GYRE: The Plastic Ocean
January 26-June 19, 2015
A flip-flop discarded in Thailand finds its way to Hawaii, and a bottle cast off from a tsunami in Japan becomes Alaska’s beach litter. In a culture dependent upon the modern convenience of plastic, throwaway products of consumption are affecting oceans and shrinking our world as we all become connected through our trash.
A unique art and science exhibition, Gyre: The Plastic Ocean, brings the problem into perspective. Organized by the Anchorage Museum in Alaska, the exhibition explores the complex relationship between humans and the ocean in a contemporary culture of consumption.
For decades artists have created works that address the relationship between community and environment. Today, plastic packaging finds its way into the hands of artists via our ocean biosphere. Some, such as Atlanta-based artist Pam Longobardi, take an almost archaeological approach to collecting and curating bits of plastic trash while fashioning it into works of art. Others, such as Anne Percoco, collect materials to create community-based work that is often tactile and playful. More than 25 artists from around the world explore these ideas from multiple perspectives in Gyre. The result is a remarkable visual narrative and a provocative look at the impact we each have on our world.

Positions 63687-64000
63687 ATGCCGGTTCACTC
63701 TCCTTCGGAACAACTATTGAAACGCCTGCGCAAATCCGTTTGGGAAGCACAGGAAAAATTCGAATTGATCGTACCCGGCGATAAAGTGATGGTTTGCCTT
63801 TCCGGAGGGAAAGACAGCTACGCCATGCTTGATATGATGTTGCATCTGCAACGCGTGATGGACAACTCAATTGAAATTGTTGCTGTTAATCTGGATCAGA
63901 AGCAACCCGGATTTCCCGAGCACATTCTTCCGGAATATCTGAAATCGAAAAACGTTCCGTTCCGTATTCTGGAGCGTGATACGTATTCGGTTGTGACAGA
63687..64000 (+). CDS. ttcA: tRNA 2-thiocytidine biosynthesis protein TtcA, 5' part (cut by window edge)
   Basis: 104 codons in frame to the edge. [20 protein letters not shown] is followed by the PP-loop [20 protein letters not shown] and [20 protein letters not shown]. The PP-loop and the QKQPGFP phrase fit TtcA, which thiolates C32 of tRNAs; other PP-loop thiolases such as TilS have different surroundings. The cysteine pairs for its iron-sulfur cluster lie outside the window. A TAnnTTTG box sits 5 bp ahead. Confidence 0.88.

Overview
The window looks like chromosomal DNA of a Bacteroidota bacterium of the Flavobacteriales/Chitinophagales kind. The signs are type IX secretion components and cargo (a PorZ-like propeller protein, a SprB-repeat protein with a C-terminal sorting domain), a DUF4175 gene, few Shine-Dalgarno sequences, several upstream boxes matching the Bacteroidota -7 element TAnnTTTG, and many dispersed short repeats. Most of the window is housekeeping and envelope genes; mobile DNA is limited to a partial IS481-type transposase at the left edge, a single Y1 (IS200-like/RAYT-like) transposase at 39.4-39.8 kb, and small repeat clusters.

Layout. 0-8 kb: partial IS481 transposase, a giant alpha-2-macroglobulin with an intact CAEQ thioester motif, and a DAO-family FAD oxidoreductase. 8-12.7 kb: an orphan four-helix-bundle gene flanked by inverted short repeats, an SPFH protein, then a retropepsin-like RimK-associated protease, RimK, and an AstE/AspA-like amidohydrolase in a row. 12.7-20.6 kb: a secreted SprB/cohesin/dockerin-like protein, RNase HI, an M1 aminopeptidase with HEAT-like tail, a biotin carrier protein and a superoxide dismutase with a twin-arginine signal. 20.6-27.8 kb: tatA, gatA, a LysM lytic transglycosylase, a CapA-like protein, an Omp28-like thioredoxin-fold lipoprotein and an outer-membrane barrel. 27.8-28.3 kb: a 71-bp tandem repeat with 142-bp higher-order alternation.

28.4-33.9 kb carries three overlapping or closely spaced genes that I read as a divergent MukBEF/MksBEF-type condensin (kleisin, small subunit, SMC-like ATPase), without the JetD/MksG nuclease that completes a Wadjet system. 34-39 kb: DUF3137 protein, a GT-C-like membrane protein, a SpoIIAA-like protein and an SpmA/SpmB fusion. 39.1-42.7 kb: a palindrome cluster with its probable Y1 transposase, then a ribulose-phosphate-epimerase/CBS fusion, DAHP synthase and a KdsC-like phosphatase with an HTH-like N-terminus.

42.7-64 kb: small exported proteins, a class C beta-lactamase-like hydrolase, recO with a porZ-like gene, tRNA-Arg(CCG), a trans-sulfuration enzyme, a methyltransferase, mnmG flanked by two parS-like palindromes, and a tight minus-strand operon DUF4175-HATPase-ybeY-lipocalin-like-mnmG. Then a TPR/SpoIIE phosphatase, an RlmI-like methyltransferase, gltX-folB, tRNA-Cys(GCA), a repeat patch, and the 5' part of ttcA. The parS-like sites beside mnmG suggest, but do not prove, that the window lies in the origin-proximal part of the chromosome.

GYRE: The Plastic Ocean is sponsored by the David J. Sencer CDC Museum, Office of the Director for Communication; the National Center for Environmental Health/Agency for Toxic Substances and Disease Registry, Office of Noncommunicable Disease, Injury and Environmental Health; and Go Green, Get Healthy, Office of Safety, Security, and Asset Management, CDC.
Header Image courtesy of Mandy Barker.
Join Louise E. Shaw, Curator, David J. Sencer CDC Museum for a special tour.
Jan. 28th, Feb. 4th, Feb. 18th, March 4th, March 18th, April 1st, April 15th, May 6th, May 20th, June 3rd, June 17th
The event is free and open to the public. Reservations are required; RSVP to firstname.lastname@example.org.
Driver’s license or passport required for entry. Vehicle inspection required. Space is limited to 20 people per tour.